• US_Dollar_banknotesLanding pages — Involves writing content like you see on our home, about and services pages. They should have distinct calls to action, include the SEO keywords you’re trying to target and be somewhere in the range of 250-450 words long (depending on the design of the site). The purpose of landing pages is to convert browsers to buyers, and having amazing content can make a huge difference in your conversion rates. Poorly written content can seriously affect your sales. Landing pages are the most difficult to write out of all the web content, which is why they’re so expensive.
  • SEO blog posts — SEO blog posts (also known as SEO articles) are one of the easiest ways to increase your website traffic. They drive SEO, fuel social media marketing campaigns and are a good way to introduce people to your brand. Blogs give people a reason to visit your website, and once readers are there they tend to click around a little. In a directly indirect way, blogs drive sales.
  • Mini blog posts — These are the same as regular blog posts, only e-mailed to the client as a Word file. Most of our clients have us post the posts directly to their websites (we include relevant tags/categorization, social bookmarking and other extras), which saves them time and costs them more money. Choosing the mini blog post option takes the client a little more time, but saves them some cash. Toe-may-toe, toe-mah-toe.
  • Linkbait articles — These are like standard SEO blog posts, only twice the length and hyped up on awesome. Designed to go viral, linkbait articles tend to be provocative in one way or another. There’s a huge amount of effort and talent involved in writing linkbait articles, but the traffic payoff is often worth the per-word rate.

So, how much does all this web content writing cost? It’s hard to say, because most companies don’t advertise their prices. Here’s what we were able to find out, though:

How much do landing pages cost?

Landing page content is where you want to drop your money, since it acts as your website’s silent salesman. If your web content is coming off like a sweaty and desperate used car salesman, it’s not going to convert and your sales are going to suffer. Who cares if you’re getting a ton of traffic if none of it is converting into actual sales? With that said, how many Benjamins should you expect to throw at your website copy?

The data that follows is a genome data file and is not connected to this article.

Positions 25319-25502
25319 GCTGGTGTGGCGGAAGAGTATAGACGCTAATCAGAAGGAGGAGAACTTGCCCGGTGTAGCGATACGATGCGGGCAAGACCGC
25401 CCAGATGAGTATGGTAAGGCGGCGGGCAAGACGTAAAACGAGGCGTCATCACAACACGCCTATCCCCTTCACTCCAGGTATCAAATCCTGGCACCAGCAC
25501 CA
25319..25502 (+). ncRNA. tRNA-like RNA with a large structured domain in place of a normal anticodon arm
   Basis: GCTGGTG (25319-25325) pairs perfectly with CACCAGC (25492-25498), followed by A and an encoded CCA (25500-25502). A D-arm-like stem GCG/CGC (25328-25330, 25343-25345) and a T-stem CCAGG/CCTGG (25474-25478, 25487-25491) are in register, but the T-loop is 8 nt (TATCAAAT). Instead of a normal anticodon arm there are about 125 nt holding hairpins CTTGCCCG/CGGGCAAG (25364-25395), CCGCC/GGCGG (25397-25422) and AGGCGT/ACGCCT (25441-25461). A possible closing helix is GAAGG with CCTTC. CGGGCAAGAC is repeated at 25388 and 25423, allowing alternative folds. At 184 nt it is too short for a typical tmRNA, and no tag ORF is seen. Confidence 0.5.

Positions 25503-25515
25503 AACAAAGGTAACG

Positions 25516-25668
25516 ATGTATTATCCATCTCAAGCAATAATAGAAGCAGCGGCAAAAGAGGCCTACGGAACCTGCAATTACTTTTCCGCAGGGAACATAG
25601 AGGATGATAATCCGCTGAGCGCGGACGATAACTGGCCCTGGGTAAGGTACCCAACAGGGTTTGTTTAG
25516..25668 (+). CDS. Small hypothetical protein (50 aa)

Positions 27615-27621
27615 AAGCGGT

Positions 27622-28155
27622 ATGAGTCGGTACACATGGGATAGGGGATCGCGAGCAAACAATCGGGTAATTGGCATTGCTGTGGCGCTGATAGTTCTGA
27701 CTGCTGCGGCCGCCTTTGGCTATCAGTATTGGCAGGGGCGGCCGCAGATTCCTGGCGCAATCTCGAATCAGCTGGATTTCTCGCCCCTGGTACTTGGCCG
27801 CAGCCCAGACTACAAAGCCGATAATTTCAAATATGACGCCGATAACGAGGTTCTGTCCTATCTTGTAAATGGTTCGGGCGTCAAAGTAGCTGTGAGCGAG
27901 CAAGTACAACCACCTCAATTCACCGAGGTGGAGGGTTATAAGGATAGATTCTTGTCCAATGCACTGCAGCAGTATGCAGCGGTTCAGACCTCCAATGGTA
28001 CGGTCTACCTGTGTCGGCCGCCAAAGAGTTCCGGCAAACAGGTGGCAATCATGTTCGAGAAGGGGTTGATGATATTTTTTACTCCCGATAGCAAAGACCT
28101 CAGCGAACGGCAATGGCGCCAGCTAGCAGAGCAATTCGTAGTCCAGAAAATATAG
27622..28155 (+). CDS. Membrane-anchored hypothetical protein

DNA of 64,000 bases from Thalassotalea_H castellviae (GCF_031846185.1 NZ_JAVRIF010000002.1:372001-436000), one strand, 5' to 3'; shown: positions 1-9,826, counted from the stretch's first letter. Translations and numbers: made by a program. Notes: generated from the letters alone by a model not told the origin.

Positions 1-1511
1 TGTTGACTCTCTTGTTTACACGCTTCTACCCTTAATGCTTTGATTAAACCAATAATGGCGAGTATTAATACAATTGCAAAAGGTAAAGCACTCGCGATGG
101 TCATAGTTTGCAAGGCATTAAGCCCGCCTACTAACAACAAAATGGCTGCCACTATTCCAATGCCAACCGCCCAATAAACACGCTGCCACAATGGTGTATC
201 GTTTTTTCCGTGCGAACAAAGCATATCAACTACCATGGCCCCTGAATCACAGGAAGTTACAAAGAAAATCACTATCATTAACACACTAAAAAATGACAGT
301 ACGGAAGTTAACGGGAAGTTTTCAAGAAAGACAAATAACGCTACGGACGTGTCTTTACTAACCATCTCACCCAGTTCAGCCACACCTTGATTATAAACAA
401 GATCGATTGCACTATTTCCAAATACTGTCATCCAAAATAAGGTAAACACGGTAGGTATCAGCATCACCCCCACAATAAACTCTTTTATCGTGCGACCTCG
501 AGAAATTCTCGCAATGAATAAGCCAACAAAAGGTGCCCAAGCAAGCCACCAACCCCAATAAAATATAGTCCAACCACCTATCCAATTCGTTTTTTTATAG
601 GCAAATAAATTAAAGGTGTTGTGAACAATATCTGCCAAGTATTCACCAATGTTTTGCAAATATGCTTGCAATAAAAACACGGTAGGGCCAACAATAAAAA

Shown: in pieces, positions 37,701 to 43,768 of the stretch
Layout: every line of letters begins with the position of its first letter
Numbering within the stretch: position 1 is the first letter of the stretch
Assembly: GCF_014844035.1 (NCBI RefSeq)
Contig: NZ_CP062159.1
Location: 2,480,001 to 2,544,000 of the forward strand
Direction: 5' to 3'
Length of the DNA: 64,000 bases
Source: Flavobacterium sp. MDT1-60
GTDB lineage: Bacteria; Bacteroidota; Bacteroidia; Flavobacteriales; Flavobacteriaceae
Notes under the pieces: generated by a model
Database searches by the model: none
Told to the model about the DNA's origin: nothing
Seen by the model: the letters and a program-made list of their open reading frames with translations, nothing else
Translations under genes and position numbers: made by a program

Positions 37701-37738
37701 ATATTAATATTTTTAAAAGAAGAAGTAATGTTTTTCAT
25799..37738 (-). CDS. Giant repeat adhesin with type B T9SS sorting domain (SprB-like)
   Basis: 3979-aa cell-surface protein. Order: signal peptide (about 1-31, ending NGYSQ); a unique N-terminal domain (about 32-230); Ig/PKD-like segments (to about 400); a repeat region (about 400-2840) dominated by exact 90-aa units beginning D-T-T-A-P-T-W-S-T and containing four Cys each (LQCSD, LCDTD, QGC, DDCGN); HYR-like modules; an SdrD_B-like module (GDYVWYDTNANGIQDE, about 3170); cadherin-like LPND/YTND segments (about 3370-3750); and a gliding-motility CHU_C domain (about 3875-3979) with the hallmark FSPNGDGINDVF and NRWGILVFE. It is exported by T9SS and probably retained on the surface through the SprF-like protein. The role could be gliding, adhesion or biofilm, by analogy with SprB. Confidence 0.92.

This is one instance where it’s difficult to tell what companies really charge for landing pages. For example, at The Content Factory, we only write landing page copy. We don’t develop or design websites — instead, we specialize in writing the words that go on the pages and outsource the design aspect to one of our agency partners who (surprise!) specializes only in designing amazing and functional websites. Many web design businesses roll the cost of the content writing into their design fees, and then scratch together the content themselves. This is why so many websites have such crappy landing page copy.

There was a really interesting forum discussion about it, though — and some professional landing page writers quoted $1,500-$25,000 per page of content.

Now, I’m not going to argue that there isn’t a ton of time involved with creating landing pages that convert. But $3,000-$4,000 per page still seems excessive. When you consider that you’re looking at five or more pages per website, the actual cost of content comes to $15,000-$20,000about the cost of a new compact car.

Here’s the argument these and other people use to justify such expensive fees: if you pay more for content, you’ll get a better conversion rate and the extra sales will make up for the obscene per-piece rate. That may hold true for a luxury car dealership, plastic surgeon’s office or home remodeling company, but only because they make so much money on each transaction — and the truth of the matter is that most businesses don’t. The majority of the people who come to us for web content writing services make less than $500 profit on each sale, or are fresh startups that don’t have that kind of capital. For them, that argument just doesn’t work (especially not in the short-term).

At The Content Factory, we bill for landing pages by the word — $1 per, with a project minimum of $750. On rare cases it may cost slightly more, depending on the complexity of the subject and research involved. Our landing pages are usually around 250-500 words and most clients need five pages of content written, which means thatthe average 5-7 page website content project costs between $1,500 and $2,000, including all edits.